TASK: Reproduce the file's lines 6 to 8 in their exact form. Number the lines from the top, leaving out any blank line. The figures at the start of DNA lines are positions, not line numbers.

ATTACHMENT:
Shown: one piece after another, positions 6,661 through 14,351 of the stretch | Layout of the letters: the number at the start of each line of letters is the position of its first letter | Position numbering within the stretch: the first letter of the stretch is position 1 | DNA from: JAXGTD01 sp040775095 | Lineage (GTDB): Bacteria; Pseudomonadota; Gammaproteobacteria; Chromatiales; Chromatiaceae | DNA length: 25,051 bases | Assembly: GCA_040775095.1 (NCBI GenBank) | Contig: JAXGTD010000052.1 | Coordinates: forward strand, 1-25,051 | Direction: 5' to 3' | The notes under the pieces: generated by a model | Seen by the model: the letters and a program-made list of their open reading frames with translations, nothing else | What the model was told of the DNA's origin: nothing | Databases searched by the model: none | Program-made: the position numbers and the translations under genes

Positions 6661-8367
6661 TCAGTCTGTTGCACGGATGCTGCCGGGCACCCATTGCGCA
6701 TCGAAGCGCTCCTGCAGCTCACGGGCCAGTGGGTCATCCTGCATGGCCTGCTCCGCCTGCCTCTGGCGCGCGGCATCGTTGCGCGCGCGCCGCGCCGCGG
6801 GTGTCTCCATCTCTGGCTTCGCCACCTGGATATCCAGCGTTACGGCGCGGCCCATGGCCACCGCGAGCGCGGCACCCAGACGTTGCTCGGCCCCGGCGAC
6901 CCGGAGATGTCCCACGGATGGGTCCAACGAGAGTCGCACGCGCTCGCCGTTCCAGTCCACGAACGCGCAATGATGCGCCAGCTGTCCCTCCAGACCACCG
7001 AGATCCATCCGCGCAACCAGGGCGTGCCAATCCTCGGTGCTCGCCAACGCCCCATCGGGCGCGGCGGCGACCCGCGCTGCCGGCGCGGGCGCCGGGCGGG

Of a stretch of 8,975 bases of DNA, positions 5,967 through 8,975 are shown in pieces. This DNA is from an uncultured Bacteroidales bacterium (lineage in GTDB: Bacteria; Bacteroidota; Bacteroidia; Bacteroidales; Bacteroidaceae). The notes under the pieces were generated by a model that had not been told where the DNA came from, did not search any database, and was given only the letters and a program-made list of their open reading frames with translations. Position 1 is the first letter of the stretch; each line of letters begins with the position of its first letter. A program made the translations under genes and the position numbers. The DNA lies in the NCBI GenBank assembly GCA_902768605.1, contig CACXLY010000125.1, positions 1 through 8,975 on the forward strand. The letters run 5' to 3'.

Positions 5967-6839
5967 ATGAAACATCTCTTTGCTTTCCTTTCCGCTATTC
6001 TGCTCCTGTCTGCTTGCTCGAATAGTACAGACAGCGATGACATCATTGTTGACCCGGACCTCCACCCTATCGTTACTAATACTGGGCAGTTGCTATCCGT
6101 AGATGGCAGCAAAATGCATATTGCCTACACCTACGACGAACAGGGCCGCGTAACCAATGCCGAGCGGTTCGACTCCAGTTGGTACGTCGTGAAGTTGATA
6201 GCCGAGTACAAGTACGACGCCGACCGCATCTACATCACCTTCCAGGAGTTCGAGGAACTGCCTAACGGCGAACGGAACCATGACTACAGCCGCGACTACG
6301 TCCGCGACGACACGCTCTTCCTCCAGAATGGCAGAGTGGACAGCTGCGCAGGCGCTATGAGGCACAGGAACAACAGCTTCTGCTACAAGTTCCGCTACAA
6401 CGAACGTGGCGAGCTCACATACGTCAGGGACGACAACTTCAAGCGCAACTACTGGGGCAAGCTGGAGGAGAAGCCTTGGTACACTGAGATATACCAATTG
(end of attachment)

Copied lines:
6901 CCGGAGATGTCCCACGGATGGGTCCAACGAGAGTCGCACGCGCTCGCCGTTCCAGTCCACGAACGCGCAATGATGCGCCAGCTGTCCCTCCAGACCACCG
7001 AGATCCATCCGCGCAACCAGGGCGTGCCAATCCTCGGTGCTCGCCAACGCCCCATCGGGCGCGGCGGCGACCCGCGCTGCCGGCGCGGGCGCCGGGCGGG

Of a stretch of 8,975 bases of DNA, positions 5,967 through 8,975 are shown in pieces. This DNA is from an uncultured Bacteroidales bacterium (lineage in GTDB: Bacteria; Bacteroidota; Bacteroidia; Bacteroidales; Bacteroidaceae). The notes under the pieces were generated by a model that had not been told where the DNA came from, did not search any database, and was given only the letters and a program-made list of their open reading frames with translations. Position 1 is the first letter of the stretch; each line of letters begins with the position of its first letter. A program made the translations under genes and the position numbers. The DNA lies in the NCBI GenBank assembly GCA_902768605.1, contig CACXLY010000125.1, positions 1 through 8,975 on the forward strand. The letters run 5' to 3'.